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http://ssrn.com/abstract=1687570
 
 

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A Note on the Design of Experiments Involving Public Goods


Philip E. Graves


University of Colorado at Boulder - Department of Economics

September 30, 2010

CESifo Working Paper Series No. 3187

Abstract:     
Concern about potential free riding in the provision of public goods has a long history. More recently, experimental economists have turned their attention to the conditions under which free riding would be expected to occur. A model of free riding is provided here which demonstrates that existing experimental approaches fail to explore a potentially important real-world dimension of free riding. In a cash-in-advance economy, free riding becomes a two-stage problem, while existing experiments only address the second stage. That is, one would expect households with high demands for public goods relative to private goods to generate less income than households preferring ordinary private goods, because the former are unable to individually increment the public good and leisure is valuable. Existing experiments start with a given number of “tokens” for each decision-maker, effectively only addressing the second stage of the free riding problem, namely, under what conditions free riding becomes a problem out of a given income. A recommended solution to this problem is to incorporate the potential to generate income prior to (or simultaneously with) the decision of how to allocate that income between private and public goods.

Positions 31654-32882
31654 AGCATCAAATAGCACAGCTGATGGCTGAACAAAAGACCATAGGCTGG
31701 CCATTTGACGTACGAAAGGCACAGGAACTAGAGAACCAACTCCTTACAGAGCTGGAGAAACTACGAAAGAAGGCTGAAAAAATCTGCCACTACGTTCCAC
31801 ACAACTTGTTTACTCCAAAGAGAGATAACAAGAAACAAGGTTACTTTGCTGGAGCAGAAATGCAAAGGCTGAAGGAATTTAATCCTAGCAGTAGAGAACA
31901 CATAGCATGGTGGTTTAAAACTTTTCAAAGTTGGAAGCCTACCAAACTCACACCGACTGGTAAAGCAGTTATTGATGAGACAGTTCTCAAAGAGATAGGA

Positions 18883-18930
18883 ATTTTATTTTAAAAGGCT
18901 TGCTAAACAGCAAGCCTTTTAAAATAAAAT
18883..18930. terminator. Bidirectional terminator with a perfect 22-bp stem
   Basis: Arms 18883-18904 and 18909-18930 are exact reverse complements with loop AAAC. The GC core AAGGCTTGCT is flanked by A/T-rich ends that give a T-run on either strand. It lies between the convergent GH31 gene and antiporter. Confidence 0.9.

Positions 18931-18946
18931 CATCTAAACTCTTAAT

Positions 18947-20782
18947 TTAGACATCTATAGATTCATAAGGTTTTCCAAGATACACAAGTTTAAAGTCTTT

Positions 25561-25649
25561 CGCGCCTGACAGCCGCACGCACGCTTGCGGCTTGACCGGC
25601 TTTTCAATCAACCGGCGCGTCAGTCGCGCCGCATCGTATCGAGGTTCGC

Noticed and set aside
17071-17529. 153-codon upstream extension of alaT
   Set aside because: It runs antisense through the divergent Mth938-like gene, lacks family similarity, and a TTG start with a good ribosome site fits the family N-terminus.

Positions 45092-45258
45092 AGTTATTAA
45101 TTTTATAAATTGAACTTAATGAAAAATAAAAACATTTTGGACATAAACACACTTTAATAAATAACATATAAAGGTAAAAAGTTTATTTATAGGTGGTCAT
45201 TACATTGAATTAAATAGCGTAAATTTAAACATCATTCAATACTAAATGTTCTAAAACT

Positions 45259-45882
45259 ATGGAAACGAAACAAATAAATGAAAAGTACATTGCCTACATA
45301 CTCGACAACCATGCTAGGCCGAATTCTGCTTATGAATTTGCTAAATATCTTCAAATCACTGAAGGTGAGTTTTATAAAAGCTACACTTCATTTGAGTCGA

Number of Pages in PDF File: 10

Keywords: decision making, choice behavior, public goods, experimental economics, altruism, fairness, conditional reciprocity

JEL Classification: A10, C90, C92, D03, D12, D64, D81, H41, Q50

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Date posted: October 7, 2010  

Suggested Citation

Graves, Philip E., A Note on the Design of Experiments Involving Public Goods (September 30, 2010). CESifo Working Paper Series No. 3187. Available at SSRN: http://ssrn.com/abstract=1687570

Contact Information

Philip E. Graves (Contact Author)
University of Colorado at Boulder - Department of Economics ( email )
Campus Box 256
Boulder, CO 80309-0256
United States
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